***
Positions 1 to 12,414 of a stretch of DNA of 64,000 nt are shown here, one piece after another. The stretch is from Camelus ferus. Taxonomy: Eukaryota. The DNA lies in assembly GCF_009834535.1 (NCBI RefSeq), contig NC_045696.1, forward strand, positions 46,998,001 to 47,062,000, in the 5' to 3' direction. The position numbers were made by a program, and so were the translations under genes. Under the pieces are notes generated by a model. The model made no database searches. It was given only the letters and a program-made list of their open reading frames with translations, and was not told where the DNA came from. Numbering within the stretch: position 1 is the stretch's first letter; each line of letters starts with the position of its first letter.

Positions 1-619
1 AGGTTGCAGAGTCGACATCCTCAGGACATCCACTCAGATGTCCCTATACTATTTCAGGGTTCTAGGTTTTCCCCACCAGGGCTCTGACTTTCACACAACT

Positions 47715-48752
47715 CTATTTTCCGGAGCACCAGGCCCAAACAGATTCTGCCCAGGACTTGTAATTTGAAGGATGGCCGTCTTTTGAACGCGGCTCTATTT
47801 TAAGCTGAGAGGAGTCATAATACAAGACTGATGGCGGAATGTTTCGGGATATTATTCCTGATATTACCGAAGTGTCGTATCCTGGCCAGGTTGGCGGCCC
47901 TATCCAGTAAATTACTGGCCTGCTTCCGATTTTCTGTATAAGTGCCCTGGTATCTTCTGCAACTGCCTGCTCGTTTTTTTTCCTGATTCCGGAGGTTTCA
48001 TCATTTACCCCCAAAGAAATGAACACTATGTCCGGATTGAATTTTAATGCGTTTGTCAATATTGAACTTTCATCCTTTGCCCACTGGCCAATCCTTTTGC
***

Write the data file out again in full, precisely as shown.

Positions 1 to 12,414 of a stretch of DNA of 64,000 nt are shown here, one piece after another. The stretch is from Camelus ferus. Taxonomy: Eukaryota. The DNA lies in assembly GCF_009834535.1 (NCBI RefSeq), contig NC_045696.1, forward strand, positions 46,998,001 to 47,062,000, in the 5' to 3' direction. The position numbers were made by a program, and so were the translations under genes. Under the pieces are notes generated by a model. The model made no database searches. It was given only the letters and a program-made list of their open reading frames with translations, and was not told where the DNA came from. Numbering within the stretch: position 1 is the stretch's first letter; each line of letters starts with the position of its first letter.

Positions 1-619
1 AGGTTGCAGAGTCGACATCCTCAGGACATCCACTCAGATGTCCCTATACTATTTCAGGGTTCTAGGTTTTCCCCACCAGGGCTCTGACTTTCACACAACT

Positions 47715-48752
47715 CTATTTTCCGGAGCACCAGGCCCAAACAGATTCTGCCCAGGACTTGTAATTTGAAGGATGGCCGTCTTTTGAACGCGGCTCTATTT
47801 TAAGCTGAGAGGAGTCATAATACAAGACTGATGGCGGAATGTTTCGGGATATTATTCCTGATATTACCGAAGTGTCGTATCCTGGCCAGGTTGGCGGCCC
47901 TATCCAGTAAATTACTGGCCTGCTTCCGATTTTCTGTATAAGTGCCCTGGTATCTTCTGCAACTGCCTGCTCGTTTTTTTTCCTGATTCCGGAGGTTTCA
48001 TCATTTACCCCCAAAGAAATGAACACTATGTCCGGATTGAATTTTAATGCGTTTGTCAATATTGAACTTTCATCCTTTGCCCACTGGCCAATCCTTTTGC